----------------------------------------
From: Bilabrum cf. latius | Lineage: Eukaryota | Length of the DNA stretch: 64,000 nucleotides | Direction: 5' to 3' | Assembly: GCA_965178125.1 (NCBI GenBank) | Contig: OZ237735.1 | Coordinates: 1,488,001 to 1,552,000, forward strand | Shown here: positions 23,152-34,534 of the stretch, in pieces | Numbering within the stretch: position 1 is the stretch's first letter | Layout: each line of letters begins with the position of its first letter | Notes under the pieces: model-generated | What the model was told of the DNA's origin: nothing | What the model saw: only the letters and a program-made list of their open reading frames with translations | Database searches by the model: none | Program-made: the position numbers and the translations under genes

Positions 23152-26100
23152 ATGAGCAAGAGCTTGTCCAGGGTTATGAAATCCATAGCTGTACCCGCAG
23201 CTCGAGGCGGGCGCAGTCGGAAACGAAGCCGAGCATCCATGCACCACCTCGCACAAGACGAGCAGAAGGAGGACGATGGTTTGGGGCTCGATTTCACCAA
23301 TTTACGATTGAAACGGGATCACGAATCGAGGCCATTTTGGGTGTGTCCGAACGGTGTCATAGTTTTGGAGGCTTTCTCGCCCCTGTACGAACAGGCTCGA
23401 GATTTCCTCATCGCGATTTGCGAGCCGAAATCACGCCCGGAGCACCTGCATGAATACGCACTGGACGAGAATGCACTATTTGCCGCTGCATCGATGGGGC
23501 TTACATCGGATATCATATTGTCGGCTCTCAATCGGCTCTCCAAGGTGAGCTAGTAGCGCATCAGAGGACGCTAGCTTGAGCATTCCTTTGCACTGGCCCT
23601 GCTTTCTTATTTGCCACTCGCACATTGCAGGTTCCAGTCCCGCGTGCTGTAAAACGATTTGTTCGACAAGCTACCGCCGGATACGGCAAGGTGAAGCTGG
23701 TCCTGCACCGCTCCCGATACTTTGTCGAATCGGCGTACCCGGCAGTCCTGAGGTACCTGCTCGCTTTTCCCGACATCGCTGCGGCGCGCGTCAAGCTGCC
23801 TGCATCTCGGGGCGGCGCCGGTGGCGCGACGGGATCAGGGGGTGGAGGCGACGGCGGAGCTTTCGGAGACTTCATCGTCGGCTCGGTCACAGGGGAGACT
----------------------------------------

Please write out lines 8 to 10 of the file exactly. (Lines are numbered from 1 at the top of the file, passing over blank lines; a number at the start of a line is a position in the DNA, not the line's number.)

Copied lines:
23601 GCTTTCTTATTTGCCACTCGCACATTGCAGGTTCCAGTCCCGCGTGCTGTAAAACGATTTGTTCGACAAGCTACCGCCGGATACGGCAAGGTGAAGCTGG
23701 TCCTGCACCGCTCCCGATACTTTGTCGAATCGGCGTACCCGGCAGTCCTGAGGTACCTGCTCGCTTTTCCCGACATCGCTGCGGCGCGCGTCAAGCTGCC
23801 TGCATCTCGGGGCGGCGCCGGTGGCGCGACGGGATCAGGGGGTGGAGGCGACGGCGGAGCTTTCGGAGACTTCATCGTCGGCTCGGTCACAGGGGAGACT